Champagne for the New Year – Trademark or Geographic Indicator?

by Dorsey & Whitney LLP

Did you celebrate with a sip of Champagne on New Year’s Eve? Champagne is not just a sparkly beverage consumed around the world, it also refers to the region in northeastern France where the drink originated. For centuries, this region has grown, produced, and labeled its sparkling wine under the “Champagne” name. However, California vintners have produced and labeled their own sparkling wine as “champagne” since the 1860s, a clear contradiction of the drink’s geographic origin. A quirk of US intellectual property law—and extensive negotiation with the European Union—will allow this unusual labeling to continue.

Wine producers, from the United States and France alike, rely on geographic terms like “Champagne” or “Napa Valley” to inform consumers about the quality and characteristics of their wines, even if that consumer has never heard of their brand. In 1919, France was the first country to legally recognize a specific form of intellectual property protection, “geographic indicators.” These geographic indicators are used to label products that directly specify a product’s particular geographic origin, like “champagne” from France or “parmigiana reggiano” from Italy. Numerous other countries—but not the US—have followed suit since then by adopting geographic indicators as a form of intellectual property protection, and also extending local courts’ jurisdictions to hear disputes under such laws. The geographic indicator “Champagne” has been protected throughout Europe since 1992 under European Community (“EC”) regulations, meaning no other wine producer in the EC can make, bottle, and sell a sparkling wine under the “champagne” label.

For EC member countries, geographic indicators are similar to trademarks, but are an entirely separate category of intellectual property, given special legal status separate from trademark law protection. Once a geographic indicator is registered, it confers certain exclusive rights on the owner, which, in turn, allows the owner to use the geographic indicator to create market recognition of its product, add a premium price mark-up to the product, and protect the association of certain food or beverage characteristics with that region. Conversely, in the United States, geographic indicators are a sub-set of trademark law; as a matter of historic practice and precedent, Congress has refused to grant geographic indicators full intellectual property rights, isolating the United States from others countries, particularly the European Union, on the issue.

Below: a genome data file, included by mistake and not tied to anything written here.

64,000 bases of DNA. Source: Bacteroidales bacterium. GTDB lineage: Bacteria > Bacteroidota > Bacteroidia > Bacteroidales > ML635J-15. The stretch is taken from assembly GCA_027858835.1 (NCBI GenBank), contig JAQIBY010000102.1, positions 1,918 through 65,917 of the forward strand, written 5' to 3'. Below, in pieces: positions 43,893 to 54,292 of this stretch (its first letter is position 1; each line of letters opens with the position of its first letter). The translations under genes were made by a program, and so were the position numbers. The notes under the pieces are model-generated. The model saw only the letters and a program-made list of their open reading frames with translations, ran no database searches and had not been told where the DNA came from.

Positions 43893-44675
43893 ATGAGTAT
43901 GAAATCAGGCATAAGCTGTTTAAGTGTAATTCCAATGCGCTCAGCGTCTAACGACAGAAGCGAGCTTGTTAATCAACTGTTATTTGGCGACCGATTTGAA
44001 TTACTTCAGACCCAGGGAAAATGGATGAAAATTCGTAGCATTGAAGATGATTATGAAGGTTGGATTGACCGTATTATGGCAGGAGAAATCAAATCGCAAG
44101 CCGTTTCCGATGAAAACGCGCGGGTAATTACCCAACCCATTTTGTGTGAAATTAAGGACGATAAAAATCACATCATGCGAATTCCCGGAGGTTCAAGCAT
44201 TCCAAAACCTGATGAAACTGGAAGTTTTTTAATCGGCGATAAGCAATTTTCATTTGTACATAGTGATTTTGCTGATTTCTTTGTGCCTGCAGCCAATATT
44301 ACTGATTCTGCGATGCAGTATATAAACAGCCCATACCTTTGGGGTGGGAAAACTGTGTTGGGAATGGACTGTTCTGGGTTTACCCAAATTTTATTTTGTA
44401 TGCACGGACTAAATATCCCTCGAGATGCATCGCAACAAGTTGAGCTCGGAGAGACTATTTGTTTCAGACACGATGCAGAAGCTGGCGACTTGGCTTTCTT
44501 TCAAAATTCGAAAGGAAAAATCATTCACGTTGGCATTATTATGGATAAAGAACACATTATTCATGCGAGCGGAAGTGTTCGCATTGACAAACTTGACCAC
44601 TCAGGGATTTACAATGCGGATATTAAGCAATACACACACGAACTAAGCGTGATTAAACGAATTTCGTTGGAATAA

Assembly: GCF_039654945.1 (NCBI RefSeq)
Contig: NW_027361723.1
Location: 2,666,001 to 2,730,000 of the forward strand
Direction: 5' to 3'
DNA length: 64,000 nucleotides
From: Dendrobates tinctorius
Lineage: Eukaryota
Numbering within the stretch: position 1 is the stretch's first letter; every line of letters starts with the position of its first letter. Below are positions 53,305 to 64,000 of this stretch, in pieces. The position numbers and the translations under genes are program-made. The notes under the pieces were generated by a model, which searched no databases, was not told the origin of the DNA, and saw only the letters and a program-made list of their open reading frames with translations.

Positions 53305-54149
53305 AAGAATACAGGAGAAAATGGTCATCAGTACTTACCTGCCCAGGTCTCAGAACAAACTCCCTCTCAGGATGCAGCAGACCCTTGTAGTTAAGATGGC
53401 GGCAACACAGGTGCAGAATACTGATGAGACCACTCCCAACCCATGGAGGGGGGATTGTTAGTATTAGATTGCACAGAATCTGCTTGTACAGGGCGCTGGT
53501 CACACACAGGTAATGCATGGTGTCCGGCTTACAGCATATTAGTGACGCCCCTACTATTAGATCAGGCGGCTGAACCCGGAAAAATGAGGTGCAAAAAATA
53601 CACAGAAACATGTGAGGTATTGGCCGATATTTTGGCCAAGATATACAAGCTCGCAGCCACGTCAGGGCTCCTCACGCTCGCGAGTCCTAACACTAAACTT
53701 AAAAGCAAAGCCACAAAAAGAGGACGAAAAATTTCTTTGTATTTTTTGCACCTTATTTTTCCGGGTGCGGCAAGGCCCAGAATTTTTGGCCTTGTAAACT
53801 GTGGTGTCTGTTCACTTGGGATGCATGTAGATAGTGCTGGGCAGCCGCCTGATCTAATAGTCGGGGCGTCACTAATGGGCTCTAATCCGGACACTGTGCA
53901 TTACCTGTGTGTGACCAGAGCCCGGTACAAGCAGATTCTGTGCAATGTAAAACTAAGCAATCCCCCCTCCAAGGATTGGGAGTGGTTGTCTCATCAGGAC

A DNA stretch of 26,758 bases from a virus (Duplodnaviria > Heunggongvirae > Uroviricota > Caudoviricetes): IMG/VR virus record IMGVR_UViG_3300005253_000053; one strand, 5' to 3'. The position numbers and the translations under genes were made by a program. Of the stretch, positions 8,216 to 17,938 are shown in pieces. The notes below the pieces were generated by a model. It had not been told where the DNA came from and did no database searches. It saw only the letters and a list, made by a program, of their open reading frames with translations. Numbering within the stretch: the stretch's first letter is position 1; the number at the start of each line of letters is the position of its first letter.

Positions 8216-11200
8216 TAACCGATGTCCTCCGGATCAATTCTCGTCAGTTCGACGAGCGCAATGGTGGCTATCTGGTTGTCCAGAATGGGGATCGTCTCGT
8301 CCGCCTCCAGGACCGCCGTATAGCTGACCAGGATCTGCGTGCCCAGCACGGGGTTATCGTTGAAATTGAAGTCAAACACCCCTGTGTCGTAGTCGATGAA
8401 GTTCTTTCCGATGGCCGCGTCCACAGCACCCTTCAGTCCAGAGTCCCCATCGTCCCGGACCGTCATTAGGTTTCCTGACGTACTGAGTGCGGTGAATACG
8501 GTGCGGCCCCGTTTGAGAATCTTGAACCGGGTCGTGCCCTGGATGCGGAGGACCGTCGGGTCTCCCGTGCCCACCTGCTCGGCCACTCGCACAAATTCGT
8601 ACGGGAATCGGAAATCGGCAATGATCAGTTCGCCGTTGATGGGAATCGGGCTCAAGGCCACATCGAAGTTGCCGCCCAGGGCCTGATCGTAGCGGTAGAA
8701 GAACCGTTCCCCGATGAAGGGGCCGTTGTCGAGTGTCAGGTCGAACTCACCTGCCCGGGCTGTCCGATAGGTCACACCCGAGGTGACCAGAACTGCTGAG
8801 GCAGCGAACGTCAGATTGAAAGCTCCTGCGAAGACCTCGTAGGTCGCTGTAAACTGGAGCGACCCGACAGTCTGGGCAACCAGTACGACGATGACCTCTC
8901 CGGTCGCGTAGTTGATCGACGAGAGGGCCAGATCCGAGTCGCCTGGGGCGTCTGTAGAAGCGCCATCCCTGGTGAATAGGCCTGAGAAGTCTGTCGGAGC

According to the U.S. Patent and Trademark Office, geographical indicators serve the same function as trademarks and thus, are potentially registrable as certification or collective marks if they meet the necessary requirements. While these two types of registered marks (as opposed to geographically descriptive marks, which can be registered upon proof of secondary meaning) usually run parallel with geographic indicators of the European Union, an essential feature of trademark law causes them to diverge. Words that are “generic” cannot be protected as trademarks. In the United States, champagne became so synonymous with sparkling white wines in general—describing a class of goods, not the source of the goods—it no longer describes the region of origin of the wine. Therefore, under U.S. trademark law, the term champagne appears to be generic, and thus incapable of trademark protection.

The United States and the European Union have negotiated and disputed this issue through trade agreements, the World Trade Organization, and litigation. The negotiations finally concluded in 2006 when United States agreed to ease trade restrictions it had previously placed on European Union wine products in exchange for removing certain names from its domestic wine labels, including champagne. However, this agreement was not retroactive and any names used prior to March 10, 2006 could continue being used indefinitely. While no future wine labels may bear the name “California Champagne,” the ones already in existence have the right to continue their labeling practices, to the frustrations of many French winemakers and organizations. In an effort to regain the prominence the term “champagne” once held, French winemakers have initiated a public policy campaign to educate wine lovers of all kinds—if your sparkling wine was produced in Champagne, France, feel free to call it champagne! However, if it was bottled in California, it should be referred to as “sparkling wine.” The same goes for prosecco from Italy and cava from Spain!

DISCLAIMER: Because of the generality of this update, the information provided herein may not be applicable in all situations and should not be acted upon without specific legal advice based on particular situations.

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